Home is where the work is

Managing distanced workforce a tall order after mass adoption of remote work

Home is where the work is

The COVID-19 pandemic has forced many companies to change the way they do business. One of the biggest changes —brought on by the need for physical distancing — has been the mass adoption of remote work. While the concept of employees working from home and telecommuting had already been on the rise with developments in technology that make such practices more feasible, no one anticipated the necessity to have most, if not all, employees work from home so suddenly.

Having employees work remotely has its challenges, some of which can discourage employers from fully embracing it. However, the sudden transition brought on by the pandemic has brought these challenges to the forefront and employers have little choice but to face them.

Having most of the workforce set up for remote work all at once rather than a few individuals has its own difficulties. First of all, there are the practical concerns related to ensuring all employees have dedicated work spaces and functioning equipment that will allow for high productivity, says Lori Casselman, president and CEO of Wello. With people confined mostly to their homes, employers also have to recognize that employees can be faced with an environment that can be distracting if they have children, spouses and pets with whom they’re sharing their home.

In addition to the pace and equipment needs of remote workers, employers face the reality that remote work means less connection, making it tougher to build meaningful relationships with colleagues and clients, says Casselman, who adds that it can be difficult to properly identify and support employees who are disengaged or not performing optimally.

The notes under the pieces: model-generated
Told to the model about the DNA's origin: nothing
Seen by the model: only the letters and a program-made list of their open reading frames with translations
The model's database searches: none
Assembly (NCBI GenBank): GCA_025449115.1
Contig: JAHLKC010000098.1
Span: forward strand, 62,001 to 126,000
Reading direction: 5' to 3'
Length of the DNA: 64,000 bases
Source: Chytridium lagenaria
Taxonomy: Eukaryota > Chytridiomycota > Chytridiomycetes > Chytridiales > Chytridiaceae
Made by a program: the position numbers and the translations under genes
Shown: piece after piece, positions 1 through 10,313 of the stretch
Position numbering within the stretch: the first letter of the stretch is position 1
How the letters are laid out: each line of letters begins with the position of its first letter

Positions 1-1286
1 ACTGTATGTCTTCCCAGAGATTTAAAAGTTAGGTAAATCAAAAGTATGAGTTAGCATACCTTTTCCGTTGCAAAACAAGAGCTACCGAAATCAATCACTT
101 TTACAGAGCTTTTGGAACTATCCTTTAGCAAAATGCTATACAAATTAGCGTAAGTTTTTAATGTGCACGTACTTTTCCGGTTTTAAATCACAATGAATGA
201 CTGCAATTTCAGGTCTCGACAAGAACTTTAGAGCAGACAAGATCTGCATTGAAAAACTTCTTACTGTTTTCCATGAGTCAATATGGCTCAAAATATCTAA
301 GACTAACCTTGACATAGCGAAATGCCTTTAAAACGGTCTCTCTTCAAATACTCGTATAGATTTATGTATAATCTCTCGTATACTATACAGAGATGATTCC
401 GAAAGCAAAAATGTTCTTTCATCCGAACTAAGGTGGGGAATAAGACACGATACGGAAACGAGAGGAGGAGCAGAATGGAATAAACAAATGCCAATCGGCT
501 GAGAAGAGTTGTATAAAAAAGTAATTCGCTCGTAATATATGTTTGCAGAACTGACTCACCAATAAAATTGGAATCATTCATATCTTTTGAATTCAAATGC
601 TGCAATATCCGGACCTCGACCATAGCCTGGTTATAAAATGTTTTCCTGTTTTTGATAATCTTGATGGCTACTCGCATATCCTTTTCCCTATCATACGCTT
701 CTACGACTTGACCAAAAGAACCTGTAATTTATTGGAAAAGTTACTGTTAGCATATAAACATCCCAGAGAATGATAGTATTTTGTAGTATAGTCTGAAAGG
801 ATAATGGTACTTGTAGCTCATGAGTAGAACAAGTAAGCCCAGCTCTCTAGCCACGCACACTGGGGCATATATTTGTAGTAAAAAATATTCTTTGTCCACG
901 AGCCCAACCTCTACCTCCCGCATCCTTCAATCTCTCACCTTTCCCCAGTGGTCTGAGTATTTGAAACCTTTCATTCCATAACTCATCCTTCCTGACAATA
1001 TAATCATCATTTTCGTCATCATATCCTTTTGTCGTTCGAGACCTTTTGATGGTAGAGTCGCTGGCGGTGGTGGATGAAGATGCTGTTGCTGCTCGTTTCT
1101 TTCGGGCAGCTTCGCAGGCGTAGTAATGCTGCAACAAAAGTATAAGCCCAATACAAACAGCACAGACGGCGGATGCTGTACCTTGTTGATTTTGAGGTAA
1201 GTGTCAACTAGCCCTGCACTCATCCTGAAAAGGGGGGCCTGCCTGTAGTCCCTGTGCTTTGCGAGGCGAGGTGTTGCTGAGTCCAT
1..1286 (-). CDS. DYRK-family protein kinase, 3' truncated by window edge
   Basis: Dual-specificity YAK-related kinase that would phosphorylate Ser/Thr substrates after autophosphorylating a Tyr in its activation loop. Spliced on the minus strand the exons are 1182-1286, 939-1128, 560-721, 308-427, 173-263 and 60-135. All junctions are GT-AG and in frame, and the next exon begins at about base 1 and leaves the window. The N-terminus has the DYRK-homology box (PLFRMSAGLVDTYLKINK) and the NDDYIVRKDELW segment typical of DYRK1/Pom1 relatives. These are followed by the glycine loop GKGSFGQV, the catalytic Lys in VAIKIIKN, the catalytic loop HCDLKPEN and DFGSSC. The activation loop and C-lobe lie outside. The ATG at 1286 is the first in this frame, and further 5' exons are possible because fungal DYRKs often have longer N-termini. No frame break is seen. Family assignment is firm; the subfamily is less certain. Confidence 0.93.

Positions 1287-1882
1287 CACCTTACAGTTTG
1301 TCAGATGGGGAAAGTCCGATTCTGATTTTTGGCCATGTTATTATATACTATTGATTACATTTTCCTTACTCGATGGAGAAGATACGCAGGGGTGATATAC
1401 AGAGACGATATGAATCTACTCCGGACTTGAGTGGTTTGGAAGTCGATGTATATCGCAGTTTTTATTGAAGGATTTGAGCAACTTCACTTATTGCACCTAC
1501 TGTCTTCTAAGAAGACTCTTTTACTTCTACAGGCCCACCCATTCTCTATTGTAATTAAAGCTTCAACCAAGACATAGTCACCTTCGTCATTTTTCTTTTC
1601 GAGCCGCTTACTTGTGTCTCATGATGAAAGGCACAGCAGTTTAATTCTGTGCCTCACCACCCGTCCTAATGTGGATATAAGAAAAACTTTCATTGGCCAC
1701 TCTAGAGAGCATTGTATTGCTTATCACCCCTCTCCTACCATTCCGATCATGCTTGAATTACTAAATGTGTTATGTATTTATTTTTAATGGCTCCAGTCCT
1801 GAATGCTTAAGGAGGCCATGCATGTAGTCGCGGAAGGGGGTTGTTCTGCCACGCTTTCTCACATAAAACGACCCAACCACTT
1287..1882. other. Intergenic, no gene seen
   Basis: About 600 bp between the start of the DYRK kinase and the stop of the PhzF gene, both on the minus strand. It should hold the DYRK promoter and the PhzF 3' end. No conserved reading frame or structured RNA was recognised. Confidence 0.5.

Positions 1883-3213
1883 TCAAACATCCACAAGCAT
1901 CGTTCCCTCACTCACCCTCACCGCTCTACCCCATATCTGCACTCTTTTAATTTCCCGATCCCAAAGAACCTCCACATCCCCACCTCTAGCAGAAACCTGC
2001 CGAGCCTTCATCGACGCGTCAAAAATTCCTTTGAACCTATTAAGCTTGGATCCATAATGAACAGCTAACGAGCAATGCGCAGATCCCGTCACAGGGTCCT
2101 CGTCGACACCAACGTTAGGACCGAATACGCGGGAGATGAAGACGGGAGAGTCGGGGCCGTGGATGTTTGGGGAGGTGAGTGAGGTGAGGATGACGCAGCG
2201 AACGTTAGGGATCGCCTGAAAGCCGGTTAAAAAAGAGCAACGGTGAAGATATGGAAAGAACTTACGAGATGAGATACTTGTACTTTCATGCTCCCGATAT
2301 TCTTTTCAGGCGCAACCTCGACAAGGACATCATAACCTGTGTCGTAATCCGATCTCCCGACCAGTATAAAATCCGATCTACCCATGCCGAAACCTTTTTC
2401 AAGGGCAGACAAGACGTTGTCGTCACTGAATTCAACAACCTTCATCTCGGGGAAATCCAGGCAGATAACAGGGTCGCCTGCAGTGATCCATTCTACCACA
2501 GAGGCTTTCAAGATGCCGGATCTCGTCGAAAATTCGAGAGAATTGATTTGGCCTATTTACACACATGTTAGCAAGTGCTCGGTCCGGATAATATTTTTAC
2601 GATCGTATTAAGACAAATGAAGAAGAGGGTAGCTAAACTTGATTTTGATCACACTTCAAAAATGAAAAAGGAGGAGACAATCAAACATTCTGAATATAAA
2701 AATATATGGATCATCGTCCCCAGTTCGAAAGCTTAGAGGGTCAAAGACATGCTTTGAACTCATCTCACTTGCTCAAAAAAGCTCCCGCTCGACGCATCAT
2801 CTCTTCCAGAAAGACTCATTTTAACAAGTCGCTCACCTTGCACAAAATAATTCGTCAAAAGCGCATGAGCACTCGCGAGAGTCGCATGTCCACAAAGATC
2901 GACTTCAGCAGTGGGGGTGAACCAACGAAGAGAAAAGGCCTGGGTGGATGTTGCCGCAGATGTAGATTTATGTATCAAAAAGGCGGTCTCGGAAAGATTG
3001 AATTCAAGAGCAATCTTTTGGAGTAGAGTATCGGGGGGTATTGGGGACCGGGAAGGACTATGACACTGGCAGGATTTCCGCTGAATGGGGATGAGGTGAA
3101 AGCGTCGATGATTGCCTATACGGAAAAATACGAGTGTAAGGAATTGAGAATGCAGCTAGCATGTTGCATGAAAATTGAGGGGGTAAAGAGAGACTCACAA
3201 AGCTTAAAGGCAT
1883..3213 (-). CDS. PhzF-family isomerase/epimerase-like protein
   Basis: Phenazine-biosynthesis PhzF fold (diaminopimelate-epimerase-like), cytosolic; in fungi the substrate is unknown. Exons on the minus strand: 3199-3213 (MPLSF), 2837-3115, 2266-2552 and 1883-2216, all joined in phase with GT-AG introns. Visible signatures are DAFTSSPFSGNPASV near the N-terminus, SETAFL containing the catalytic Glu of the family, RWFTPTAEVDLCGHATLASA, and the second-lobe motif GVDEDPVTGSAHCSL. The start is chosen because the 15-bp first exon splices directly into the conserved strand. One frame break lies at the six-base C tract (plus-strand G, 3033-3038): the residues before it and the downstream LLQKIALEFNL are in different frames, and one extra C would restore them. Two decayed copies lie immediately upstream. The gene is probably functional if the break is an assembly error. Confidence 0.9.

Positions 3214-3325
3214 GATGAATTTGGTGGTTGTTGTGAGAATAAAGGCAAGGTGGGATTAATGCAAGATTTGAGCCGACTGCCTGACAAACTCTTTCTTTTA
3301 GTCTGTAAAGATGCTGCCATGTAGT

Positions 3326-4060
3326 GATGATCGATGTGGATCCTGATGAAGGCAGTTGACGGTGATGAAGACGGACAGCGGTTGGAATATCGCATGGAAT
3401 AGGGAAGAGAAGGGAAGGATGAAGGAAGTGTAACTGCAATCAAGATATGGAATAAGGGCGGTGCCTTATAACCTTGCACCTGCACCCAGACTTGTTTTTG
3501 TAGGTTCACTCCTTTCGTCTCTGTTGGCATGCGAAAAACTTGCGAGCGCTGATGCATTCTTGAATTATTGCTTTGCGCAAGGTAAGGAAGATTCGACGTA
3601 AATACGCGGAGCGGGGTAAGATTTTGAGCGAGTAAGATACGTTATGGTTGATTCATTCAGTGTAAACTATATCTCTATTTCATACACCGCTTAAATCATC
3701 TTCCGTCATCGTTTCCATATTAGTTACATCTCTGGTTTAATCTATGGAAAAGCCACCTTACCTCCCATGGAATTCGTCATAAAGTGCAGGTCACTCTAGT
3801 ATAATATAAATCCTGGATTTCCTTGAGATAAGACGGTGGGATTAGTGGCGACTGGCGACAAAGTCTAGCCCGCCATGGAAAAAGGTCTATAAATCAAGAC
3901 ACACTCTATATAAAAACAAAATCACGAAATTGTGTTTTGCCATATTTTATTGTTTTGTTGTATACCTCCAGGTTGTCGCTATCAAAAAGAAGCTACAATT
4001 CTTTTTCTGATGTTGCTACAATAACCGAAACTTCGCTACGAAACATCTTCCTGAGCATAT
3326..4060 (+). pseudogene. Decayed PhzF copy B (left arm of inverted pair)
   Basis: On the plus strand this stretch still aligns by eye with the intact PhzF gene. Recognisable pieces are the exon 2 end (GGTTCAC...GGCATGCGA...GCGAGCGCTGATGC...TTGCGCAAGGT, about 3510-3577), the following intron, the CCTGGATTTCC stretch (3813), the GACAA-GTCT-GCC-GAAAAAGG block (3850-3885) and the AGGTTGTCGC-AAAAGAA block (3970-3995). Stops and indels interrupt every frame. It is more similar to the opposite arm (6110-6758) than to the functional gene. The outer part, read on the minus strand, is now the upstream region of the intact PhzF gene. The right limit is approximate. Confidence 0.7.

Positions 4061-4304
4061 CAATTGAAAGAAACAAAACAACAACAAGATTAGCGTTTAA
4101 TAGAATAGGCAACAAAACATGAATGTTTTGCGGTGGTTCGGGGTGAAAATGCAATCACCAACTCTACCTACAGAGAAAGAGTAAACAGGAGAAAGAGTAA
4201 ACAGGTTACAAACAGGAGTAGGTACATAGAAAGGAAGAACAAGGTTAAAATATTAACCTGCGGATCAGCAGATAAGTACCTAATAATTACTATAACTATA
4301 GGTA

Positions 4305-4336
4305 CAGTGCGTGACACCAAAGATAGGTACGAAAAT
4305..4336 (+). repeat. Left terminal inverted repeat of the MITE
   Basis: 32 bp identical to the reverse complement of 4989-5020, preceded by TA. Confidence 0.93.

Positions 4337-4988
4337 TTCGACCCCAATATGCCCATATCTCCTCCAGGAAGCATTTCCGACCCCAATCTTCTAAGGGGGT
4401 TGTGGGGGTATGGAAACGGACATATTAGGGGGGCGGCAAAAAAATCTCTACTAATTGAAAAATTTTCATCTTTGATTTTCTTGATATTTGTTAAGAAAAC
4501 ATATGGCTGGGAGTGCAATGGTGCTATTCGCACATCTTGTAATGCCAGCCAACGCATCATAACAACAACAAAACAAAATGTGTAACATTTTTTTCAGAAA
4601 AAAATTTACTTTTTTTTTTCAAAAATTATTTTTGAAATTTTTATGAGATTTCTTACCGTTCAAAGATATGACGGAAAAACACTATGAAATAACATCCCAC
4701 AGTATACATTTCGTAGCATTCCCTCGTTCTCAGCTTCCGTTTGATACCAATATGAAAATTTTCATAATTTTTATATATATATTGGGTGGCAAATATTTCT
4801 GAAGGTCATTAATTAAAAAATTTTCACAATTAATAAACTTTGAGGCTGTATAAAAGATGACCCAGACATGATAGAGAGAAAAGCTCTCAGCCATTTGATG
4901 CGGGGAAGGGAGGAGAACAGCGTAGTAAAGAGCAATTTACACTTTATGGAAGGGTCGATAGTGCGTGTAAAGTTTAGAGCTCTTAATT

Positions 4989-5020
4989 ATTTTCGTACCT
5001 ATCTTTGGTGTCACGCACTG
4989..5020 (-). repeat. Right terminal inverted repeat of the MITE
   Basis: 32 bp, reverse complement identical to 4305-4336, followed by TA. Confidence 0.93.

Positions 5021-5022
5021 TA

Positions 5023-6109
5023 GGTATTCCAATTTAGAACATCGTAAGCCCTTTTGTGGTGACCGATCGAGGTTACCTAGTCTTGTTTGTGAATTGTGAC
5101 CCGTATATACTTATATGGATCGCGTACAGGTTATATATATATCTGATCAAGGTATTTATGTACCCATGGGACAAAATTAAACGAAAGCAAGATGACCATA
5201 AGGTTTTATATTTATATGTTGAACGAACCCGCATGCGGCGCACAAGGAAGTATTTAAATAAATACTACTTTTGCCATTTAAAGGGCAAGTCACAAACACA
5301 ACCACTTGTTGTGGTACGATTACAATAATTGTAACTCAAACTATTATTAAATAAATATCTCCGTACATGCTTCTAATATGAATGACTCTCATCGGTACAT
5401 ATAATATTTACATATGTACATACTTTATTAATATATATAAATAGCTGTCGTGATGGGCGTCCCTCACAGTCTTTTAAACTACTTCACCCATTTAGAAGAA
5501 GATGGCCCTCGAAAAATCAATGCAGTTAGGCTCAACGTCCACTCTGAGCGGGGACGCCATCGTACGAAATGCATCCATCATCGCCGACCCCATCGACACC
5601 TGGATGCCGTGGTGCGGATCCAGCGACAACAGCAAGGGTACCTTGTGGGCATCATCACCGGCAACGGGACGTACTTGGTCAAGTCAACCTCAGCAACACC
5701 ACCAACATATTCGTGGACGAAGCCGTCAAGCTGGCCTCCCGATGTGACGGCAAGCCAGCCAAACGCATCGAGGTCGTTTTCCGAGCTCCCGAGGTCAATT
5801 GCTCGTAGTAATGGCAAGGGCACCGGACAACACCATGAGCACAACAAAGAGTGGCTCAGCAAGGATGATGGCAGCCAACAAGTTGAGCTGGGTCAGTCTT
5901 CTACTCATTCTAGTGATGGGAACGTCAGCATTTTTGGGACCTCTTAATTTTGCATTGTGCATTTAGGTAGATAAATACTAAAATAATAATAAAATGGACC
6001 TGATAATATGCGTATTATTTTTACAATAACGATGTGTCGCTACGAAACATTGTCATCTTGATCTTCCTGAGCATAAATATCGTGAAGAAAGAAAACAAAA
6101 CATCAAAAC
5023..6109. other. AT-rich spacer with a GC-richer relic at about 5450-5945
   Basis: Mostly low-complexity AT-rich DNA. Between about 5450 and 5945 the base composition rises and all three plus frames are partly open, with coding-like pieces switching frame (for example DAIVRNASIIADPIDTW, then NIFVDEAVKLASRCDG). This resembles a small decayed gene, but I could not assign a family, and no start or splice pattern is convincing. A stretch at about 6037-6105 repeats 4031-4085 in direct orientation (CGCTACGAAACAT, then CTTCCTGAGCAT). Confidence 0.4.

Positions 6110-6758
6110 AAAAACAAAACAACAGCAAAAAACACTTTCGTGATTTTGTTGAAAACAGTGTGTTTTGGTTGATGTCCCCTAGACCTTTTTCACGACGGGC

Some of the challenges can be exacerbated by how employers handle remote workers. If employees aren’t productive enough, it could be caused by a lack of clarity on timelines and expectations.

“This often goes back to the manager —the onus is on the leader to ensure the accountabilities, expectations, timelines and deliverables are very clear,” says Casselman. “Without these parameters, the trust and autonomy that is paramount in remote work models may be impeded.”

Employers may also be making a mistake if they fail to recognize that individual employees may have varied work requirements and complexities in their particular circumstances. “Personalization is important in considering remote work optimization,” she says.

Smoothing the transition
What can employers do to facilitate the smooth operation of a remote workforce when there’s uncertainty over how long it may last? Casselman points to the importance of developing tools and tips to aid social engagement and interaction between employees, as well has helping employees and leaders have an open mindset about how to work collaboratively and effectively in a virtual setting. This may involve rethinking priorities and timelines along with formal training — for leaders on how to manage remote workers, and work requirements for employees.

However, despite the challenges, the fact that so many are in the same boat is helping ease the transition to a certain extent.

“In some ways it’s easier because expectations have aligned somewhat globally,” says Casselman. “Pressure to be ‘perfect in the execution’ is down, as adoption [of remote work] dramatically escalated over a very short period of time.”

For more discussion on managing remote staff during a crisis, Wello will be presenting a free webinar on May 19 @ 2:00 PM (ET). For more information on this webinar, HR professionals can register here.

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